Me: “Hi [Coworker]. I got your e-mail, and I just wanted to check if you had an updated technical document with these changes listed in it. The reports you mentioned have very specific formats, so I want to make sure that [Department] will still be able to use them after the update.”

Coworker: “When will these changes be finished?”

Me: “Once I have the technical specs, it shouldn’t take me that long to finish. Do you have a contact in [Department] that might know where the specs are located in the company intranet?”

Coworker: “How many hours will it take you to finish this?”

(At this point, I forwarded the e-mail chain to my supervisor for her take on it. She replied:)

Supervisor: “[Coworker]. These changes were discussed in the meeting last week, but it was determined that we would wait until the general update later this year.”

Coworker: *replying only to me, leaving my supervisor off* “How long will it take you to complete these changes?”

(At that point, I just ignored him and moved on to my other tasks. A week later, he submitted a different request, but he hasn’t mentioned the updates since.)

Storage Wars

, , , , | Right | January 4, 2018

(My boss owns storage units, which is separate from what our office does, but we accept calls for the storage center when his storage office manager is out. It happens often, so we know the sizes and prices of the units.)

Me: “Good afternoon, [Office]. This is [My Name].”

Caller: *mumbling*

Me: “I apologize, I’m not able to hear you.”

Caller: *loud sigh and more mumbling*

Me: “I still can’t hear you. Please speak up.”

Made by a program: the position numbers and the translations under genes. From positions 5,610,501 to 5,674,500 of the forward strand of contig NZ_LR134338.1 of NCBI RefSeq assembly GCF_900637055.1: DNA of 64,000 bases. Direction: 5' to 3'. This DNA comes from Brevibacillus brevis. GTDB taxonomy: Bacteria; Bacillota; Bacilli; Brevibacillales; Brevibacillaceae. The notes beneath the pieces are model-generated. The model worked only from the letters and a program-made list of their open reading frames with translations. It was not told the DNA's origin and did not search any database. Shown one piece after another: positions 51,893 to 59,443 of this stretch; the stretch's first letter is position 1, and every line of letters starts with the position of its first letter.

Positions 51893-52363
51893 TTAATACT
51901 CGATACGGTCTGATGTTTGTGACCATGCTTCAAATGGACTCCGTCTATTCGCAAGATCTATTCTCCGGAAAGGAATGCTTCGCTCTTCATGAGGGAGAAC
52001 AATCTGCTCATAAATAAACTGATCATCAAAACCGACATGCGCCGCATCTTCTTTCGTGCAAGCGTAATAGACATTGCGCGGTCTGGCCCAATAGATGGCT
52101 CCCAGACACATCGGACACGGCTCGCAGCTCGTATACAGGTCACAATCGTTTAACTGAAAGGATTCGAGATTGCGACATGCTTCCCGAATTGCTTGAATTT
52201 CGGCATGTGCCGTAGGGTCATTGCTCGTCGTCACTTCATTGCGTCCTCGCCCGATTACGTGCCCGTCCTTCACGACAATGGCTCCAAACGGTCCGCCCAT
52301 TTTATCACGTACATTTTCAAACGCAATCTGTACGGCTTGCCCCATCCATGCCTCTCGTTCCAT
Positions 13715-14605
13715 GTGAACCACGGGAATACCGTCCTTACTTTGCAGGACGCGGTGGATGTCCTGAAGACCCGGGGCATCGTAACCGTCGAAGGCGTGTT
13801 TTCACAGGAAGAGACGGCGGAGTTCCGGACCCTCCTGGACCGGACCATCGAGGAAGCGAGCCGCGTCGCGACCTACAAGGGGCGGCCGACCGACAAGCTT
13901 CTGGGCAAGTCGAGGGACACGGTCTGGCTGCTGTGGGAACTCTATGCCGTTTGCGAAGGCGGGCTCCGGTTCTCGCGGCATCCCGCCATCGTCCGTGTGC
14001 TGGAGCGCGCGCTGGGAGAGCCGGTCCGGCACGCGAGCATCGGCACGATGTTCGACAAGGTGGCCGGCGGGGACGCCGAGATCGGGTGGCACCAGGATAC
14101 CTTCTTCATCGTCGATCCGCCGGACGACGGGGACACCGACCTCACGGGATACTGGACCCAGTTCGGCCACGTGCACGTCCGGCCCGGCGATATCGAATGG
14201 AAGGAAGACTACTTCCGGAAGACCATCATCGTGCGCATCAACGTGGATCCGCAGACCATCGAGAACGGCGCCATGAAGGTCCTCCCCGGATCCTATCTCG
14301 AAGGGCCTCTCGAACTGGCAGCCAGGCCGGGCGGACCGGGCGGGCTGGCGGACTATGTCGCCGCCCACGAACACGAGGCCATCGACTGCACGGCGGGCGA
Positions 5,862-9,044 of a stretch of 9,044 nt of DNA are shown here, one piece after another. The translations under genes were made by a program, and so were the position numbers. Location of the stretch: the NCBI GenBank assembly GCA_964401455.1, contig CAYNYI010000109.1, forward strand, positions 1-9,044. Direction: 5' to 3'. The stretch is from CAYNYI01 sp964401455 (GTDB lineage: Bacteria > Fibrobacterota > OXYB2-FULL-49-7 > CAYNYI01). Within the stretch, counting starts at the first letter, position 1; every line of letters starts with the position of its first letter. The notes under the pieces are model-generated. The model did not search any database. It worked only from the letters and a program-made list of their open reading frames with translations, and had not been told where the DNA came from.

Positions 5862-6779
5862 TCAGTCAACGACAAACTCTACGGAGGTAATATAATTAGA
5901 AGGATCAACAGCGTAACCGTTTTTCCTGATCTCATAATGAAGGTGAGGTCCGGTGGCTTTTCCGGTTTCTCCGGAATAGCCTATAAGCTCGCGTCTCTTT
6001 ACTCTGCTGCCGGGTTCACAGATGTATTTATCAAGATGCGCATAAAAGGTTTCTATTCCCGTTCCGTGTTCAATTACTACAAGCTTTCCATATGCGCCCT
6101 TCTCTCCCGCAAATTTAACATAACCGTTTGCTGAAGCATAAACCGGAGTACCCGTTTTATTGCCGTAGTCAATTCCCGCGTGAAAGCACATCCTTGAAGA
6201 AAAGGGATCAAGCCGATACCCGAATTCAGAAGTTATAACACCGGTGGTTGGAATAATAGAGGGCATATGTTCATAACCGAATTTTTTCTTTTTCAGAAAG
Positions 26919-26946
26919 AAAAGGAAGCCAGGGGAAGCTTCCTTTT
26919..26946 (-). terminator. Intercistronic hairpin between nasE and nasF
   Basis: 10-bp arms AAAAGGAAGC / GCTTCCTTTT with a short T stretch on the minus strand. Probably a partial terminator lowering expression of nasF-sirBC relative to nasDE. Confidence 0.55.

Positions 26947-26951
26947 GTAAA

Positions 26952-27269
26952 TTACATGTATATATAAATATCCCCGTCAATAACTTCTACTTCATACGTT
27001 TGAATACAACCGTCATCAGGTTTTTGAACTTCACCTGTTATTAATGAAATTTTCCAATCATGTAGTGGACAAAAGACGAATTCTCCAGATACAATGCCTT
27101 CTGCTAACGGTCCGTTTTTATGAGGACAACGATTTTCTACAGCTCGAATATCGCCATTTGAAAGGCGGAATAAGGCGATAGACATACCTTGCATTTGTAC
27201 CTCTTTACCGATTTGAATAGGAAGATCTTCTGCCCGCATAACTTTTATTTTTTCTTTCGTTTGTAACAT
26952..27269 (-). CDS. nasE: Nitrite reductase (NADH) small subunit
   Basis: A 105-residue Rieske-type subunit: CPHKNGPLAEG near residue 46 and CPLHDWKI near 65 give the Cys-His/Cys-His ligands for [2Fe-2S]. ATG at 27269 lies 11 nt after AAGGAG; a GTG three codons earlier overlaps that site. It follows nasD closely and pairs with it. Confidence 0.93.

Caller: “STORAGE UNITS!”

Me: “Okay. The only units available right now are 10 x 20, they are [price #1] per month and [price #2] for deposit.”

Caller: “That’s it?”

Me: “Yes, ma’am, that’s the only available size.”

Caller: “Climate controlled?”

Me: “They aren’t.”

Caller: “How much for the smaller ones?”

Me: “They start at [price #3], but I’ll admit that I’ve never seen any available in the two years that I’ve been here. I can share the other prices with you, but it will be the same. None of them are available, and I don’t see that any will be available in the near future.”

Caller: “That’s not what I was told.” *hangs up*

(Ten minutes later, she calls again.)

Me: “Good morning, [Office]–”

Caller: “STORAGE UNITS!”

Me: “Yes, the office manager isn’t available today. How can I help you?”

Caller: “I talked to her earlier. She said she had a small unit for me for [price way lower than I quoted].”

Me: “Oh? Who was this you spoke to?”

Caller: “[Random Name] person told me this.”

Me: “Are you sure you’re calling the right place?”

Caller: “YES! I’m calling [Storage], right?”

Me: “Yes, but you talked with me earlier, and I distinctly told you that we only have one size available, and that I didn’t see any smaller units being available in the near future.”

(She hangs up, then calls back a few minutes later.)

Me: “Good morning, [Office]—”

Caller: “STORAGE UNITS!”

Me: “It’s still me, and we only have the 10×20.”

Caller: “F***!” *hangs up*

Time To Let That Joke Go

, , , | Working | January 3, 2018

(My dad is the manager of a group of people at an office. Normally, my dad keeps the door to his office open when talking to employees, but on occasion, he will close the door to have a conversation. Often, my dad’s coworker, [Coworker #1], will see someone leave his office after a closed-door meeting and jokingly say, “Well, it was nice working with you!” [Coworker #2] is unfortunately not working out at the office, so my dad has decided to let him go. [Coworker #1] has been away for the afternoon, but comes back just as [Coworker #2] steps out of my dad’s office after their fateful closed-door meeting.)

Coworker #1: “Well, it was nice working with you!”

Coworker #2: *gives him a ferocious glare*

Coworker #1: “What the h*** was that?!”

Dad: “I actually had to let him go.”

Coworker #2: *puts head in hands* “Oh, no!”